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An Eye on Zion: Kedumim


Almost 3,800 years ago, the great-great-grandchildren of Joseph, excitedly surveyed the lush hills of Samaria comprising the tribal territories allotted to them by Joshua. However, the tribesmen of Manasseh and Ephraim, the two sons of Joseph, faced an ostensible dilemma: How would their mountainous territories accommodate and provide for their large populations? (Joshua 17:14) Joshua revealed to them that the mountainous terrains they inherited in fact held much more promise than  appeared. The trees covering the mountains of Samaria could be cleared and used for agriculture, providing them with bountiful wealth. But they wouldn’t receive such blessings on a silver platter. Both tribes needed to take initiative to reap fruits from the mountains of Samaria.


Fast-forward to 1975.  Eight years after the People of Israel liberated the Biblical Heartland, thousands of young, ideologically-driven pioneers seized upon the very spirit that Joshua had bestowed upon Manasseh and Ephraim. That winter, on the eighth night of Hanukkah, they braved the  windy, rainy weather with a mission to resettle Samaria, which remained empty of Jewish communities. Their destination was an abandoned railroad near Sebastia, the site of the ancient Israelite city that bore the name “Samaria.” Having chosen a spot that was in proximity to Elon Moreh, where God had promised the whole of the Land of Israel to Abraham (Genesis 12:7), these pioneers committed to rebuilding the Biblical Heartland in its entirety. Due to their unbreakable persistence, the Labor government, reluctant to build any communities in Samaria, offered a compromise allowing 30 families to settle in the nearby military camp of “Kedum.” The young families that settled Kedum lived in isolation with limited transportation, no running water and barely any electricity. Yet, they were determined that the new community of “Kedumim” would lay the foundation for the restoration of the rest of Samaria.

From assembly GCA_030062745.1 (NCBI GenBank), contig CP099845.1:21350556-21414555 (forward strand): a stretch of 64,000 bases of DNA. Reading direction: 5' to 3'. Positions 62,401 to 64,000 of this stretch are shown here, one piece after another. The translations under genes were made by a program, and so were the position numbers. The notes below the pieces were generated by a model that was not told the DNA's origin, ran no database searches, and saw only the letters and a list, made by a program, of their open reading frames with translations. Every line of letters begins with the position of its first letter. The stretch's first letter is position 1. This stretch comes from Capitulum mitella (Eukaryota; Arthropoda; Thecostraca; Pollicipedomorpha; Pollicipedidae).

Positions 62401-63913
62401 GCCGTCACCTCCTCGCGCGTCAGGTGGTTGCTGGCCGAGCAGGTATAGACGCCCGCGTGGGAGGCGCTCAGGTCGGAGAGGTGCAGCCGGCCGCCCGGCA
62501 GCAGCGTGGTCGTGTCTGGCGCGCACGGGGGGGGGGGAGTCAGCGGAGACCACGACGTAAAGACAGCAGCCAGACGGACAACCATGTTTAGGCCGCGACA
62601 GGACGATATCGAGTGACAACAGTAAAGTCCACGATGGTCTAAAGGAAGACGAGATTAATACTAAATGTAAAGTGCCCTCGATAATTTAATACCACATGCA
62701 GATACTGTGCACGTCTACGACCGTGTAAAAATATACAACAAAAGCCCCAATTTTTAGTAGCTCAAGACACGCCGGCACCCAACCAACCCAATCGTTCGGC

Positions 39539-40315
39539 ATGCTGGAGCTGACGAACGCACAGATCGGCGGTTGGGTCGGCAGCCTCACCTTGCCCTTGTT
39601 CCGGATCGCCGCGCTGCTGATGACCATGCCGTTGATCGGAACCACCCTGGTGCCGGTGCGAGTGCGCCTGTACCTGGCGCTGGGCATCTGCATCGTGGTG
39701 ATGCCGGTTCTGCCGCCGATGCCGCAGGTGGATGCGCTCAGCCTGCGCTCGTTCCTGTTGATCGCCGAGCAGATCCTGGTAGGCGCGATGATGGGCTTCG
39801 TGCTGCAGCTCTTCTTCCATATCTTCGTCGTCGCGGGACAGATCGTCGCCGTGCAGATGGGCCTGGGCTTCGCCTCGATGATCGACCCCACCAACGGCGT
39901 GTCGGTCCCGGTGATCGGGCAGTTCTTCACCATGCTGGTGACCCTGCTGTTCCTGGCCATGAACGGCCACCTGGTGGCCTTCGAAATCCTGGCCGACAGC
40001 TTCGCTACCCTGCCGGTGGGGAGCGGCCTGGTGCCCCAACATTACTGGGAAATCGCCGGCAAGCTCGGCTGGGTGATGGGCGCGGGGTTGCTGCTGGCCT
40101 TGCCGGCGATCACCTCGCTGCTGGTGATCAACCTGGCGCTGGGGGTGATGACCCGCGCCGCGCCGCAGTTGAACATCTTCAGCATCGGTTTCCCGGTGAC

The valiant pioneers of Kedumim were rewarded for their initiative in May 1977 after the election of Menachem Begin as prime minister of Israel. Knowing Begin to be a staunch proponent of repopulating Judea and Samaria, the nascent community invited him to a dedication ceremony at their makeshift synagogue composed of just two mobile homes. Addressing all the attendees, Begin stood on a platform of cement and declared emphatically that Kedumim would indeed be the first of many more Jewish communities to be rebuilt in Samaria. Soon thereafter, Kedumim was officially recognized with many other new communities sprouting forth all over Samaria. Now a population of over 5,000, Kedumim stands as a role model for the rest of the region. Its Lehava high school instills young girls from all across Samaria with Biblical values, ensuring that the next generation will carry on the torch in preserving an eternal legacy in the Biblical Heartland. Tragically, 18 Kedumim families have lost immediate family members, who were fighting in defense of the Land and People of Israel since October 7th. But with a strong resolve and a solid foundation centered on Biblical principles, Kedumim will never be deterred!

Your donation today will help strengthen communities like Kedumim. Every community improvement is the fulfillment of Biblical prophecy. You can make a difference by building strong communities in the heart of Biblical Israel!


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